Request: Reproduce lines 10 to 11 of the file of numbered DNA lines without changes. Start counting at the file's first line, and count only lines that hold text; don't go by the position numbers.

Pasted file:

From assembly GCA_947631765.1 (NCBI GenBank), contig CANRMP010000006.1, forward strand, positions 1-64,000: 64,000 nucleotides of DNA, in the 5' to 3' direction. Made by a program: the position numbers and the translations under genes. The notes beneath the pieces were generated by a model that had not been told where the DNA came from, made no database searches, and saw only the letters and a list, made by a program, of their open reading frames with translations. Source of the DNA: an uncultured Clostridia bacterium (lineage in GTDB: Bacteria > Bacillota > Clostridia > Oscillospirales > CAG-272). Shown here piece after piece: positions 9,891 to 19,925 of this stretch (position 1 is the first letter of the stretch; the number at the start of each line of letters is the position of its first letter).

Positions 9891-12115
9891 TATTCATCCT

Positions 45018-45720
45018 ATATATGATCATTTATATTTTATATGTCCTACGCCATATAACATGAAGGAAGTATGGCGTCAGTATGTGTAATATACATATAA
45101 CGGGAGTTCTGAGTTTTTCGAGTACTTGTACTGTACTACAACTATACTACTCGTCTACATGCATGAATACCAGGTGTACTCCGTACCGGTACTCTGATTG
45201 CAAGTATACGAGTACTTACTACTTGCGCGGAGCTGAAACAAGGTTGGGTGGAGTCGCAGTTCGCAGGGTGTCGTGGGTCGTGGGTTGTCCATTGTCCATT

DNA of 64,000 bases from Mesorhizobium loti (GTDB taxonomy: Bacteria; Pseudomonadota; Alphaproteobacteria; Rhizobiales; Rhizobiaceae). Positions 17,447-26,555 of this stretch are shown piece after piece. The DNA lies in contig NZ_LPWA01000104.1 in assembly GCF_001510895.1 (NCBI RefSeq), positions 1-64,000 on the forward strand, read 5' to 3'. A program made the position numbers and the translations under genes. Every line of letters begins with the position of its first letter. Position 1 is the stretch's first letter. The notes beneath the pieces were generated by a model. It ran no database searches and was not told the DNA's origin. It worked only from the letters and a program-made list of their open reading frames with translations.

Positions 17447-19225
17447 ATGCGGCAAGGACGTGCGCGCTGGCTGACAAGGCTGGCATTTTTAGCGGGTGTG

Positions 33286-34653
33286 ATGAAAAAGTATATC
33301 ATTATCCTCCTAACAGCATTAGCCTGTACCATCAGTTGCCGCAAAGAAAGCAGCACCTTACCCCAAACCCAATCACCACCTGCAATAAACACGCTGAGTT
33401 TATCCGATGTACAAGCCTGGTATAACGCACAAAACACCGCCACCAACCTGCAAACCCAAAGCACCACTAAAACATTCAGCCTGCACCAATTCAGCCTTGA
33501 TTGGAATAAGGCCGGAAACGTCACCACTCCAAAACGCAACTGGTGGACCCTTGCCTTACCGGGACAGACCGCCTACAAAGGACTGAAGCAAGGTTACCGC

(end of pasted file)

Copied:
17447 ATGCGGCAAGGACGTGCGCGCTGGCTGACAAGGCTGGCATTTTTAGCGGGTGTG

Positions 33286-34653